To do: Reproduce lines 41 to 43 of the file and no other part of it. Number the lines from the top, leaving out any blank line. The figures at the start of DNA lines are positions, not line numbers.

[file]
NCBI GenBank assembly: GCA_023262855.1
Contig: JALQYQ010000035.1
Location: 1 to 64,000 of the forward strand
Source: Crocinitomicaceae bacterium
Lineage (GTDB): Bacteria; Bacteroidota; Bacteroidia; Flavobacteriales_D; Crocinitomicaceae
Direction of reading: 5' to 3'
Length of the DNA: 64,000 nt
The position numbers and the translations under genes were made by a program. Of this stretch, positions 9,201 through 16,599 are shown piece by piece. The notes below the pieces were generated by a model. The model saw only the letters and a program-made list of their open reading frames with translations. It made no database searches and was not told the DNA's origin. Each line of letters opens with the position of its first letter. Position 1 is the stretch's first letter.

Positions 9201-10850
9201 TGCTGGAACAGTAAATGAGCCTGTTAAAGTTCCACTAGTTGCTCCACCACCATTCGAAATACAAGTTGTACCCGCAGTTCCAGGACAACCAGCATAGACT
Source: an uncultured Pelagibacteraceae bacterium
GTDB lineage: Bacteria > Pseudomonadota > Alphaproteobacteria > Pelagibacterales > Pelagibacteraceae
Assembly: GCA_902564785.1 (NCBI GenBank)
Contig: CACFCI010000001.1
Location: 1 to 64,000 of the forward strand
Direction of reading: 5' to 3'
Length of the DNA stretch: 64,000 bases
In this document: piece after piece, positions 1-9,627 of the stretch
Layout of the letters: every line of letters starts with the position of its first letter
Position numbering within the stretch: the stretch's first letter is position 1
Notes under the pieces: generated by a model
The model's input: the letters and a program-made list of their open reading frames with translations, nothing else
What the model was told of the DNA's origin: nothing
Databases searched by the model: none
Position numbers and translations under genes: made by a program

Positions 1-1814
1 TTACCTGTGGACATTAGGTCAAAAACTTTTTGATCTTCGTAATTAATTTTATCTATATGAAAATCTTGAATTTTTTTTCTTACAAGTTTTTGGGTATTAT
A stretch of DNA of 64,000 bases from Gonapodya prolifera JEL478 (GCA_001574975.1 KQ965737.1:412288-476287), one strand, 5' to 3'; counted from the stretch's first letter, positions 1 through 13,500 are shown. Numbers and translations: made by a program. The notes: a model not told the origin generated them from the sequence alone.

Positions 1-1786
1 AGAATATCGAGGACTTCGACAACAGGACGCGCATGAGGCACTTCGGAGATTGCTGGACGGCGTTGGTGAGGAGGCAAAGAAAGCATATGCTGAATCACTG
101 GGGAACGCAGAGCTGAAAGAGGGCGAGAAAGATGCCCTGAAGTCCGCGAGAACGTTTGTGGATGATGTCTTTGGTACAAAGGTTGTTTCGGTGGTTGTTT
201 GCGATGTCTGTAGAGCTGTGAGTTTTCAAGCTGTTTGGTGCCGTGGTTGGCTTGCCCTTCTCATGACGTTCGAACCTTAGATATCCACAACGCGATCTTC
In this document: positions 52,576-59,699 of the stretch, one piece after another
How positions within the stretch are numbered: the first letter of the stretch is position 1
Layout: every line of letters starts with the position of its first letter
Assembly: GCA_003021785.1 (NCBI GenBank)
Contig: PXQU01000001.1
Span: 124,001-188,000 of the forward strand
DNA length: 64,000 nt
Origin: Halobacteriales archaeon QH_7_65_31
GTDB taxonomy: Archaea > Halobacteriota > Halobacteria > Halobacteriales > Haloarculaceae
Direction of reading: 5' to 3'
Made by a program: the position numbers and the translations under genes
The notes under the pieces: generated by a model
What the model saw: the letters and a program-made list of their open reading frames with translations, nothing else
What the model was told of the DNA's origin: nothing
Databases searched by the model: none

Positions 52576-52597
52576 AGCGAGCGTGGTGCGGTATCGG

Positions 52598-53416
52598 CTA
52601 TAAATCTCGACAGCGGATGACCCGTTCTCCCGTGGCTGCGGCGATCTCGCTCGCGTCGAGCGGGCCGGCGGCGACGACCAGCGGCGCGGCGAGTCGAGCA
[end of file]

GTDB taxonomy: Archaea > Halobacteriota > Halobacteria > Halobacteriales > Haloarculaceae
Direction of reading: 5' to 3'
Made by a program: the position numbers and the translations under genes